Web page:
Shadowbane Updated Preview

We spend some time with the late-beta version of this recently completed online role-playing game.

Online role-playing games seem to have something of a bad rap. They're colorful games that let players create fantastic characters to explore a vivid online world with other like-minded players--but some people tend to think these games are just a bit too colorful. Games like EverQuest and Dark Age of Camelot offer huge fantasy worlds populated by dragons, werewolves, and other fearsome fantasy creatures, but they also feature legions of players running about as pointy-eared elves wearing shiny green armor, whose names are crudely misspelled variations on "Cloud Strife" or "Gandalf." Developer Wolfpack Studios went into the development of Shadowbane with the intention of making a fantasy world--but one where the elves ain't happy, and players don't do battle just with monsters, but also with each other.

You can choose to play as the exotic, desert-dwelling irekei.

We were able to take the early levels of the prerelease version of the game for a test drive, creating new characters to bring into the game's bleak, war-torn world. Shadowbane features 10 different playable races, including mundane choices like humans and elves and more-exotic choices like centaurs and minotaurs. You begin with a set number of character points that you can spend to increase your character's various physical attributes, including strength and health, but interestingly enough, you can also use points to acquire different attributes that can give your characters bonuses to their skills or statistics.

Shadowbane has an unusual character class system that defines characters both by their professions and by their specific attributes and skills, which are indicated by gem icons in your character's information screen. All characters have only a few slots for these attributes, and they begin their lives with two basic gems: one for their race and one for their basic profession. However, by taking on miscellaneous attributes and class-specific skills, characters can essentially upgrade themselves to a new character class, or discipline, that is defined by powerful advanced skills. For instance, players can begin as lowly rogues, but later learn skills like poison blade, disguise, and invisibility to become a much more formidable assassin character.

This spiderling messed with the wrong half-giant fighter.

Once you've created your character, you can jump into the game's world. Shadowbane's interface is surprisingly complex, and players can open up various menus for their characters' inventories, statistics, equipped items, group information, and special abilities. The game's control setup is also unusual--though you can rotate and zoom the camera around your character to change your view, you actually move your character by pointing on your destination and right-clicking, rather than using the traditional first-person-shooter-style control scheme that most online RPGs since EverQuest have used.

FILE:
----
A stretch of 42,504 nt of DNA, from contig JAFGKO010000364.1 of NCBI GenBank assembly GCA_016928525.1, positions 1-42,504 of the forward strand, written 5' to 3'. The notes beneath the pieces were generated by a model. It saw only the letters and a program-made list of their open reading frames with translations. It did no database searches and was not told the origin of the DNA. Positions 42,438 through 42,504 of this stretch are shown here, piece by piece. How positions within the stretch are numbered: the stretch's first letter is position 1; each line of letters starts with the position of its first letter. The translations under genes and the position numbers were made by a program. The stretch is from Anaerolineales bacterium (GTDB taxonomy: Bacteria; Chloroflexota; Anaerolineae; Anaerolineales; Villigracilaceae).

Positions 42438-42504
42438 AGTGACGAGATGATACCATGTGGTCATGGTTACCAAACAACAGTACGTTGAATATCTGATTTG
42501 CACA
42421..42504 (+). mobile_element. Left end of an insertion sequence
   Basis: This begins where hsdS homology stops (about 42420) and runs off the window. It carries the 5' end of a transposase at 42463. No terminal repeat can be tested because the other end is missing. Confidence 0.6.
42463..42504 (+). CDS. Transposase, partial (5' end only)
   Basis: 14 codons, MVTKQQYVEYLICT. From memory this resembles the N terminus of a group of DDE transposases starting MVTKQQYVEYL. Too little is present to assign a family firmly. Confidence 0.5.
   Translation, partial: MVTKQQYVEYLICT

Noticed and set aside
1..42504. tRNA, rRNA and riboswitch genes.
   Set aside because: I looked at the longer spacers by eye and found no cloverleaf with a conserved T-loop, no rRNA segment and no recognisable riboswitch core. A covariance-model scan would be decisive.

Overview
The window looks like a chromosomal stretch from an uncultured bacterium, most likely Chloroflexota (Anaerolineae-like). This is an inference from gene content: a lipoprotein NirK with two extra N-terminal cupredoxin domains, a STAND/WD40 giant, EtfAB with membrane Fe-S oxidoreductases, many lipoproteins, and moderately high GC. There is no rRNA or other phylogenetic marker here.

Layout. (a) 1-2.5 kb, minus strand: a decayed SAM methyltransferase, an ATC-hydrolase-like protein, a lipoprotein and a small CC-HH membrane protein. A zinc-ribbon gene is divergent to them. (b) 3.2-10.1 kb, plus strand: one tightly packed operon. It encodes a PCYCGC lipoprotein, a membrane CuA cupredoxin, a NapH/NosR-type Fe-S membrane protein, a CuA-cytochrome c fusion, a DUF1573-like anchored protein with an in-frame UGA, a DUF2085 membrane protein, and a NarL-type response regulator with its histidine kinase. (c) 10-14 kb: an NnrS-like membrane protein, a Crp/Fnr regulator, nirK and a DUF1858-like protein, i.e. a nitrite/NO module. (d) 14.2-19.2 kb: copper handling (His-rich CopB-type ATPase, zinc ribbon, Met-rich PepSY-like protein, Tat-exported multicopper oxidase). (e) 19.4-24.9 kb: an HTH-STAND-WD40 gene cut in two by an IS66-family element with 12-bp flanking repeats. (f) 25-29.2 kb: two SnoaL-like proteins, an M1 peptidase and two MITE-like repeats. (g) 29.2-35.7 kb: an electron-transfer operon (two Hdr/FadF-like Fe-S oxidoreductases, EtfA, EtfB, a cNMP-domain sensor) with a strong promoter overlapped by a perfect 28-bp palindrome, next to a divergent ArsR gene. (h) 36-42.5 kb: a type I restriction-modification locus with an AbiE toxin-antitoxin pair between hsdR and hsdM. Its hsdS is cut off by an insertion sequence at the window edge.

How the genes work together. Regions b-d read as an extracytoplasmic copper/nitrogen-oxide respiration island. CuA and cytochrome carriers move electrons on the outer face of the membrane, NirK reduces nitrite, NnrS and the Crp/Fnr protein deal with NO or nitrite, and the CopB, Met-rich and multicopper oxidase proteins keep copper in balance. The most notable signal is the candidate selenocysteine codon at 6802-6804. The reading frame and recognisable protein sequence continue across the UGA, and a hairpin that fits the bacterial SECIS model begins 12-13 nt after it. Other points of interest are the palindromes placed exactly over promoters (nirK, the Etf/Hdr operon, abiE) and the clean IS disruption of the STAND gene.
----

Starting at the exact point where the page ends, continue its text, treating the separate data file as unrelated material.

During the beta, players would begin outside of a small settlement populated by armor and weapon merchants and skill trainers who can help players increase their abilities as they become more powerful. Shadowbane uses an experience-level system and indicates how much experience your character must acquire to reach the next level with an experience bar at the bottom of your screen. Once you've gained a level, you'll earn character points that you can use to improve your various weapon and magic skills (which make you more effective in straight combat and spellcasting), and once you've increased your basic skills by prerequisite amounts, you can begin learning advanced skills and disciplines.

A healer bestows a protective blessing.

For instance, if your characters spend enough skill points to increase their skill with a quarterstaff, they'll eventually be able to use more-advanced skills like the batter attack, which deals additional damage and can stun enemies. Casting magic spells is based on your characters' skills and their mana reserves, which increase with each level gained. Every character also has a spell-like "sprint" ability, much like in Dark Age of Camelot, that lets him or her run unusually fast, though you'll expend endurance while doing so. You can replenish both your mana and your fatigue bar more quickly while your character sits.

Much of our time in Shadowbane was spent searching for monsters to hunt for loot and experience. Fortunately, this process was surprisingly easy to carry out, since the game has a minimap that clearly shows the locations of the nearest monsters and player characters. You can even right-click on specific locations on the map to automatically move to them, without having to hunt around with your mouse pointer. Unfortunately, our beta travels were often interrupted by server lag. Hopefully the final game will iron out all the technical problems. Shadowbane is scheduled for release at the end of March.

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